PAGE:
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Parents Dissatisfied with Paternity Leave Package

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Written by Tim Barnes-Clay

A new ‘Paternity League’ Table has been released by childcare service Koru Kids.

It shines a spotlight on the most and least generous paternity leave packages that the UK companies on Glassdoor’s ‘Top 50 Best Places to Work 2022’ offer.

It serves to highlight how workplaces need to step up their game and help level the playing field when it comes to parental leave and family-friendly workplace policies. 

This comes as research commissioned by Koru Kids reveals almost half (46%) of parents with young children were dissatisfied with their/their partner’s paternity leave package. The top reasons include not being given enough time off (73%), being displeased with their pay (59%) and a lack of flexibility upon returning to work (28%).

A staggering 76% of fathers and non-birthing parents were offered just two weeks’ leave by their employer – the current minimum statutory requirement in the UK – which is scant when compared with the 52-week entitlement rightly given for maternity leave.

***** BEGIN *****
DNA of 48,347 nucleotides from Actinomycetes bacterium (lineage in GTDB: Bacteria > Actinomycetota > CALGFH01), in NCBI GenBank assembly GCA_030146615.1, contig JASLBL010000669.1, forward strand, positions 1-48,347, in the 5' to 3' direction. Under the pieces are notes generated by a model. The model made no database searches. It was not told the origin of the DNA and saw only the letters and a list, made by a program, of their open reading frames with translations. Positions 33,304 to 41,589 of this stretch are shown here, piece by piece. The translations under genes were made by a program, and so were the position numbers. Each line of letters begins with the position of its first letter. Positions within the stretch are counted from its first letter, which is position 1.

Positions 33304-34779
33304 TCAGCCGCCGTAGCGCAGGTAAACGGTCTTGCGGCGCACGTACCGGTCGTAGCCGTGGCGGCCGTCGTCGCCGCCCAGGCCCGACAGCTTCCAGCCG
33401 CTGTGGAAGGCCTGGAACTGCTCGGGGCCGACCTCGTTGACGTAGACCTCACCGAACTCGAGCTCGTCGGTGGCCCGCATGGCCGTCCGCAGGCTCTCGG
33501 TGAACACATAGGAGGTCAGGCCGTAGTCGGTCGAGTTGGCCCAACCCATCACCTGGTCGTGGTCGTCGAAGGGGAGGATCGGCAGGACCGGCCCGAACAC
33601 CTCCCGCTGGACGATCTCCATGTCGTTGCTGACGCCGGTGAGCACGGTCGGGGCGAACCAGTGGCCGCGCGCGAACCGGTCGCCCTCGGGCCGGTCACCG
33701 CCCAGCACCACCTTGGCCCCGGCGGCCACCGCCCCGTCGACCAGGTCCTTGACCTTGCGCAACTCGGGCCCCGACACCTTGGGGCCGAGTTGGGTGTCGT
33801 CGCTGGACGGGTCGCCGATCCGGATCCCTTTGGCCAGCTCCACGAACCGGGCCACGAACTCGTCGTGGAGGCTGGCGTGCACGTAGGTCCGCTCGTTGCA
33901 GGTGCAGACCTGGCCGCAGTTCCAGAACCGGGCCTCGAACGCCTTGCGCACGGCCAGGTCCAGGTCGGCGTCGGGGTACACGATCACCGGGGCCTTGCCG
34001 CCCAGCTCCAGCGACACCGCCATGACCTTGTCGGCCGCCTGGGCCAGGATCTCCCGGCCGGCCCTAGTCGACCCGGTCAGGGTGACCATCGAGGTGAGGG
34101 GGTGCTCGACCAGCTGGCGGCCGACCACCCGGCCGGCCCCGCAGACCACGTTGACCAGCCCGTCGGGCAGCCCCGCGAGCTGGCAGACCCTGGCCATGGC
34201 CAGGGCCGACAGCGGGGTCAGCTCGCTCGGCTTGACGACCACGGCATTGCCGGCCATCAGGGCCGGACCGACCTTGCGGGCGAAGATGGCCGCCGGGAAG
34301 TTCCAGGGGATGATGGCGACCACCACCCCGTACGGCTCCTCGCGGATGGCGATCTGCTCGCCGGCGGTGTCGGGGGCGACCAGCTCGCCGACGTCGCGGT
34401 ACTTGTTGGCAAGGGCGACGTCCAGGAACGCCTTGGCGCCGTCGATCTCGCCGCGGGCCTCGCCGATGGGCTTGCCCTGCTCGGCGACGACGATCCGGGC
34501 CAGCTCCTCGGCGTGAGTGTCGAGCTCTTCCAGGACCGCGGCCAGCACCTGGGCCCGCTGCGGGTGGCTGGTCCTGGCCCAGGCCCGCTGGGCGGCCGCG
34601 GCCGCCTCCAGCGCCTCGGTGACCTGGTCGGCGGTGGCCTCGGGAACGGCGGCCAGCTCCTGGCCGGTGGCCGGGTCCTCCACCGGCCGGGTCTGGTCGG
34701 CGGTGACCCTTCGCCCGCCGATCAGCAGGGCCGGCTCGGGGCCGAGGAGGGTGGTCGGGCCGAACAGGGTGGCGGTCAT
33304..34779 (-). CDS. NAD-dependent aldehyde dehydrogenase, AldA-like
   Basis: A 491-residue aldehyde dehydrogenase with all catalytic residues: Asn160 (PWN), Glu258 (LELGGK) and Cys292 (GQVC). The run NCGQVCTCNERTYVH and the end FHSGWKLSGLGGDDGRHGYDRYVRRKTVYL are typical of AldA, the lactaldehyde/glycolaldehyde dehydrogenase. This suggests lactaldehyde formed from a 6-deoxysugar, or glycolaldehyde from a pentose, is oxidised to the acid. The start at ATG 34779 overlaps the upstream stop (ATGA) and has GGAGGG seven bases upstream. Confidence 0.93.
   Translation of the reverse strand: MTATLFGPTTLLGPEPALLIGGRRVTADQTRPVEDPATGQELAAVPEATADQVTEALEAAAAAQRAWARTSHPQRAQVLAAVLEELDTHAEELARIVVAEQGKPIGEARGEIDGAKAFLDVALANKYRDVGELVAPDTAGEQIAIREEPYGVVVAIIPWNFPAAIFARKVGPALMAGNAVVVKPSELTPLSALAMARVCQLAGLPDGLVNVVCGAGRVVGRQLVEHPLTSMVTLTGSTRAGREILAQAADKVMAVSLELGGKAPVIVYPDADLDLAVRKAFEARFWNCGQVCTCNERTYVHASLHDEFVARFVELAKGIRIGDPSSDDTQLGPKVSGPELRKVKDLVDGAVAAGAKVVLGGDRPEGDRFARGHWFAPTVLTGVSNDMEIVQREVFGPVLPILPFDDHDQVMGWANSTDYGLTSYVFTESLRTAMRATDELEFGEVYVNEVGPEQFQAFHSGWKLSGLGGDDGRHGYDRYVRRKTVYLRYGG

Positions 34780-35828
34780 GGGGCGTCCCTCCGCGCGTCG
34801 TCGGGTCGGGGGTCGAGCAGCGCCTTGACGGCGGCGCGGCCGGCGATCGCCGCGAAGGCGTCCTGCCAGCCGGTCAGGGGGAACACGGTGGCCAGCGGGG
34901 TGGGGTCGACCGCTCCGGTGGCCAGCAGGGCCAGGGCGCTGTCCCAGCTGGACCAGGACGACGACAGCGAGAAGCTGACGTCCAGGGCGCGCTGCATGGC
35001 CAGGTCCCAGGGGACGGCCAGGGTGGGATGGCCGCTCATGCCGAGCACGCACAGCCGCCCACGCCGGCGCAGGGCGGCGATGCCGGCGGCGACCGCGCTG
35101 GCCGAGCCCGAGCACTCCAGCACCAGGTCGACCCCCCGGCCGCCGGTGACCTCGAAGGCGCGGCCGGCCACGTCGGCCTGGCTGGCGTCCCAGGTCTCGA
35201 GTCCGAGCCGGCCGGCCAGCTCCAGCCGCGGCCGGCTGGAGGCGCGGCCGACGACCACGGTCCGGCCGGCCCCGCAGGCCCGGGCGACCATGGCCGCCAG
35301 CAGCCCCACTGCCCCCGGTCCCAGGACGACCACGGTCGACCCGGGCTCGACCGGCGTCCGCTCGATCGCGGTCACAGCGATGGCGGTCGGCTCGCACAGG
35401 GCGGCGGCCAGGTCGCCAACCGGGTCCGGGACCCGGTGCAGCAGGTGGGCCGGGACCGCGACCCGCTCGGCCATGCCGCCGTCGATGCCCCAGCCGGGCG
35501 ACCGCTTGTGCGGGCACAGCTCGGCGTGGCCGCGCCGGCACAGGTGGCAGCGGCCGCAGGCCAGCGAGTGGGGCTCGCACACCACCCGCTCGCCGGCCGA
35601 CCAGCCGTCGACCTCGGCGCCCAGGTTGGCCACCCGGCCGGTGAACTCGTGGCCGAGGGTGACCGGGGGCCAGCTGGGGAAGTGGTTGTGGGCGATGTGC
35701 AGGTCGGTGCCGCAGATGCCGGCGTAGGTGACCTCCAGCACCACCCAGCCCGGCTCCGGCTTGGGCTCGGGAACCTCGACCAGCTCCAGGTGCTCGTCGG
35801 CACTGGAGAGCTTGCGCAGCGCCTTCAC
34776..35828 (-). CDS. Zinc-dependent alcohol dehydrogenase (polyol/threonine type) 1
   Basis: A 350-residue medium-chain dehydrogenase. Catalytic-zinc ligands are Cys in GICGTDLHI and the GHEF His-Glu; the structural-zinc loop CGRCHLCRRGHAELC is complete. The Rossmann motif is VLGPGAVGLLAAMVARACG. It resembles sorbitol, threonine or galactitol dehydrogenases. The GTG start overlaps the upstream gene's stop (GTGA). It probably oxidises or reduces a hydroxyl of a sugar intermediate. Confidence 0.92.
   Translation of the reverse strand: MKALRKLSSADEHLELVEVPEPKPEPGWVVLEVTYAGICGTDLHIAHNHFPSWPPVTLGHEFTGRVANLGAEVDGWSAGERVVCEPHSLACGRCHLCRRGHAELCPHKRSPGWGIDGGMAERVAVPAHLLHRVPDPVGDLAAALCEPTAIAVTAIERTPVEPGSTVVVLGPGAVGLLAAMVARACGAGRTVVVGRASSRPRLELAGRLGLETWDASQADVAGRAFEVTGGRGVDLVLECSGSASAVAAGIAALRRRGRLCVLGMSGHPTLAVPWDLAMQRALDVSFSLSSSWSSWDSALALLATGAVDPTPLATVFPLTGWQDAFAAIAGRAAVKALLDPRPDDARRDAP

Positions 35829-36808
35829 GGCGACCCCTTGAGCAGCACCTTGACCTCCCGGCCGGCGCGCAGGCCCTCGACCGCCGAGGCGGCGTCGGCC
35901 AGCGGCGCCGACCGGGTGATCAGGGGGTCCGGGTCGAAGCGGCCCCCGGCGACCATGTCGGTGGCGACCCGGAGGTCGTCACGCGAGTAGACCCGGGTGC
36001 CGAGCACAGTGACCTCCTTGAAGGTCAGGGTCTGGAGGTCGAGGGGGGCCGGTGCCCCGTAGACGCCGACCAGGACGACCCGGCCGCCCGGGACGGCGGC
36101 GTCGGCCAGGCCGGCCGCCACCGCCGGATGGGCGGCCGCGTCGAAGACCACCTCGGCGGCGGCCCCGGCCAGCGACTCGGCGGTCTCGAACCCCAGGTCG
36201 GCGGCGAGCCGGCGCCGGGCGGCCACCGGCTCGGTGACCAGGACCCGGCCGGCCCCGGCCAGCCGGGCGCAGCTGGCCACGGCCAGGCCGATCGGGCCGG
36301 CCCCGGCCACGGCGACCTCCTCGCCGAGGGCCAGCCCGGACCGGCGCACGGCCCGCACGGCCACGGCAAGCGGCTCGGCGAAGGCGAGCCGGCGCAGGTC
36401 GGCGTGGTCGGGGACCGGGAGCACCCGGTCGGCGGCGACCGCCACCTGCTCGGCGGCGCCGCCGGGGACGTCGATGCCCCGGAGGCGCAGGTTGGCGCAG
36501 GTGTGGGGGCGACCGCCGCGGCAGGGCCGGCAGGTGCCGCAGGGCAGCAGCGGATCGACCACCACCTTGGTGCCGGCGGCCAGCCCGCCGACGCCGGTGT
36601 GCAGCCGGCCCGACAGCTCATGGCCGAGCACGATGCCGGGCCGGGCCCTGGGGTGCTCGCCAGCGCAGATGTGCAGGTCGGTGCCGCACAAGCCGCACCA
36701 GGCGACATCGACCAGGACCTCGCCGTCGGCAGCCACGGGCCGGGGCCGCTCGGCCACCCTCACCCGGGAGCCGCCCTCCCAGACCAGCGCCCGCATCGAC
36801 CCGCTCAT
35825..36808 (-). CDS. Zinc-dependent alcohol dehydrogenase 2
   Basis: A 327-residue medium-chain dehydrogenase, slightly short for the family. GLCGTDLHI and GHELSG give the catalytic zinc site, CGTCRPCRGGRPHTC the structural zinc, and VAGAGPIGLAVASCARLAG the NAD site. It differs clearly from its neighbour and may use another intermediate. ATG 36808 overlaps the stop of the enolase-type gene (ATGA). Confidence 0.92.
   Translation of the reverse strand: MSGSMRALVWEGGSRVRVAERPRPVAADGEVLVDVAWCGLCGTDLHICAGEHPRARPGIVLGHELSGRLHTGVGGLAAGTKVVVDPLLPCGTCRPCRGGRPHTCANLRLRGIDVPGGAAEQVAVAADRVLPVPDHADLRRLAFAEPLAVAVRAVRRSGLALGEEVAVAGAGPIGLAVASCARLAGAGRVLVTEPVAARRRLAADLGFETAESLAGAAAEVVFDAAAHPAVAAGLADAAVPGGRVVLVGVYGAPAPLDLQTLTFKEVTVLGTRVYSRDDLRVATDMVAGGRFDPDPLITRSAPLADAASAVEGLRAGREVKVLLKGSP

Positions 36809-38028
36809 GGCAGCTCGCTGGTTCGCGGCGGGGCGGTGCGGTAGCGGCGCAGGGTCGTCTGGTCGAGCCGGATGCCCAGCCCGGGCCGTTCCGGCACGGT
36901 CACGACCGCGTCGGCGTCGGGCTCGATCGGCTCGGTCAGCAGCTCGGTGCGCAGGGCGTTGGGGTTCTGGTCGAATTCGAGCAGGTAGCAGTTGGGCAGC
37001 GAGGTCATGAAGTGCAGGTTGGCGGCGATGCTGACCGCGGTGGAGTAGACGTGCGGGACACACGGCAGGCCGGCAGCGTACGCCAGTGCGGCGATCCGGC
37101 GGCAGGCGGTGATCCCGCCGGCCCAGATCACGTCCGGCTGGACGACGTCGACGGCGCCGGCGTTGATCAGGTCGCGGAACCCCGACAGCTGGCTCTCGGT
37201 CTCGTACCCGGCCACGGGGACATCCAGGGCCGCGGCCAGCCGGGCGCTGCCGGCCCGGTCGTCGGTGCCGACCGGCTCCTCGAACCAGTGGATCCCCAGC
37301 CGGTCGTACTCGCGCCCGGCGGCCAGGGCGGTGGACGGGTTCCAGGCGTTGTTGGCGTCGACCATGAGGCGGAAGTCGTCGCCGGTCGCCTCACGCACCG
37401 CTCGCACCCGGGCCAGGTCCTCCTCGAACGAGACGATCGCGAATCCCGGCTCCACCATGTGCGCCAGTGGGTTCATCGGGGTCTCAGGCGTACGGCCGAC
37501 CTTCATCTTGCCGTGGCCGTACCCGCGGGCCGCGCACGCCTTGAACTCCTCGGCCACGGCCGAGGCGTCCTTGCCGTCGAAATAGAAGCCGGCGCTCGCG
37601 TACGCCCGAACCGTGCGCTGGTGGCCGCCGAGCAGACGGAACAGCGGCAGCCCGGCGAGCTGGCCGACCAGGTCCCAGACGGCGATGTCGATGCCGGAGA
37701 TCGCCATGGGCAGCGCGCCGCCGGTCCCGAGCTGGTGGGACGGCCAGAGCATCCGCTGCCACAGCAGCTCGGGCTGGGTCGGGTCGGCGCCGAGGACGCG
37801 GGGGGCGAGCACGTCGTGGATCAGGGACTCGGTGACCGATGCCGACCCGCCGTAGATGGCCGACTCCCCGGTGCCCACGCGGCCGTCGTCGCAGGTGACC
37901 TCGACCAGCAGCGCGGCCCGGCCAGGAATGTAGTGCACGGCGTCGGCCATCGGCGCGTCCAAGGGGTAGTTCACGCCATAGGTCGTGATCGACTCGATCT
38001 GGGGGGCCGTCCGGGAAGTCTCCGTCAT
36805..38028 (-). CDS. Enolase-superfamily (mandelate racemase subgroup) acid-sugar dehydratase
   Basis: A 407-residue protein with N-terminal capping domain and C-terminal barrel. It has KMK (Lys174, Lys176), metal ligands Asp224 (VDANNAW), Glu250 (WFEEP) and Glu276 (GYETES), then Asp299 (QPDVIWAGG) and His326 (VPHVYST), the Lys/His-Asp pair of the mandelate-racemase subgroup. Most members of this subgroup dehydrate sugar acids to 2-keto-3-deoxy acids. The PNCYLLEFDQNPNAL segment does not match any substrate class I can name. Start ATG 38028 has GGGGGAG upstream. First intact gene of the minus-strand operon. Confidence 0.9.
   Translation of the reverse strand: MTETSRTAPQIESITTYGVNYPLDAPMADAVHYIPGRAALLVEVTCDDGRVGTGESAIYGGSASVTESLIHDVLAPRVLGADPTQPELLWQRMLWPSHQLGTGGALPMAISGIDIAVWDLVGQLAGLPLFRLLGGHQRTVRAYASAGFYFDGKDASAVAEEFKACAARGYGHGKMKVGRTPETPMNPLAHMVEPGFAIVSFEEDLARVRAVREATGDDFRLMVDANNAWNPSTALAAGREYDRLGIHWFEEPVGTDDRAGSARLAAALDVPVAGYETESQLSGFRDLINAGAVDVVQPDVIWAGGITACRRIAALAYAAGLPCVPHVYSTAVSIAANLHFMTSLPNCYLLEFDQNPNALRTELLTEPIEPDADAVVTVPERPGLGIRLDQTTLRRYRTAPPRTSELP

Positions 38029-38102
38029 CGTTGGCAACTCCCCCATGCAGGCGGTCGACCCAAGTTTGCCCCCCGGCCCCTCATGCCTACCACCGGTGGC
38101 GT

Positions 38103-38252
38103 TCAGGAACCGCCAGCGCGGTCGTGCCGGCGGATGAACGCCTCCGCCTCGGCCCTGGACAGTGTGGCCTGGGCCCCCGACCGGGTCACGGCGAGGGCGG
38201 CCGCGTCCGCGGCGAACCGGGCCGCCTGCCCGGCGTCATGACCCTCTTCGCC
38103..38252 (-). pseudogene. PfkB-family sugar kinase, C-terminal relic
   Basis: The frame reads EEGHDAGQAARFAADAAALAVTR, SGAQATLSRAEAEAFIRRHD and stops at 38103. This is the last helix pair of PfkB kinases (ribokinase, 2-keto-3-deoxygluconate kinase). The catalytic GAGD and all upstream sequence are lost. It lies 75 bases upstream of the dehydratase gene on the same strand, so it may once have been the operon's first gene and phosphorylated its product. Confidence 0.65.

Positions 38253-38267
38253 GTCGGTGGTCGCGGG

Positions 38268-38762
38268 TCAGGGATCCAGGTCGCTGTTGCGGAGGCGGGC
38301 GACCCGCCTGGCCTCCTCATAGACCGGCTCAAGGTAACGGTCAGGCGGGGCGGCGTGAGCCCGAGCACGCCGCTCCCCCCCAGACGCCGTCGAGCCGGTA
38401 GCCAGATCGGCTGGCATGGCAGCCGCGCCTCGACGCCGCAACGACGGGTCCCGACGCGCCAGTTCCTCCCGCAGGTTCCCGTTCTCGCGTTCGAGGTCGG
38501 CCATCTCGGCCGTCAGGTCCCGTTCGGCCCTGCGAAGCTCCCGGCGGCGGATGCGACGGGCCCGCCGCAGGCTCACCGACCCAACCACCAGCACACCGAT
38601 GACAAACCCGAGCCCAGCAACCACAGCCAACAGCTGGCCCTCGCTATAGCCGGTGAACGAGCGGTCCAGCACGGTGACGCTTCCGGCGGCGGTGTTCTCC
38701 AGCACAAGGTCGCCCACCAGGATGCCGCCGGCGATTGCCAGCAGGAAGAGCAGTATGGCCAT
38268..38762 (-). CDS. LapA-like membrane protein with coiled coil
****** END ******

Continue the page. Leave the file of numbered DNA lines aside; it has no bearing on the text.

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And, according to the findings, inadequate paternity leave has a knock-on effect on all aspects of family life. Over half of parents revealed it negatively impacted their mental health (56%), while a quarter (24%) say their physical health suffered as a result. A third of dads/non-birthing partners (34%) also said that their relationship suffered, whilst a further third (32%) commented they were left feeling financially unstable. 

What’s more, there is a huge knock-on effect on mothers and primary caregivers. Worryingly, 73% of mothers surveyed say they felt abandoned during such a vulnerable time, whilst more than two-thirds (67%) had to take on the majority of household chores and childcare duties alone. 

In fact, 80% of parents believe that the unequal maternity/paternity leave policies in the UK reinforce traditional gender stereotypes, where the mother adopts a homemaking role while the father returns to work.

Perhaps most concerning is the impact that it can have on the child. Three in five (62%) mums surveyed say they felt their partner struggled to create a bond with their new baby due to a lack of time off. And over half (52%) of parents said their child didn’t receive enough attention during those crucial first months. 

Koru Kids has partnered with The Fatherhood Institute, to encourage more discussions around paternity leave and combat gender inequality as a result of having a child, as a third (35%) of parents surveyed felt employers didn’t do enough to support them through paternity leave. 

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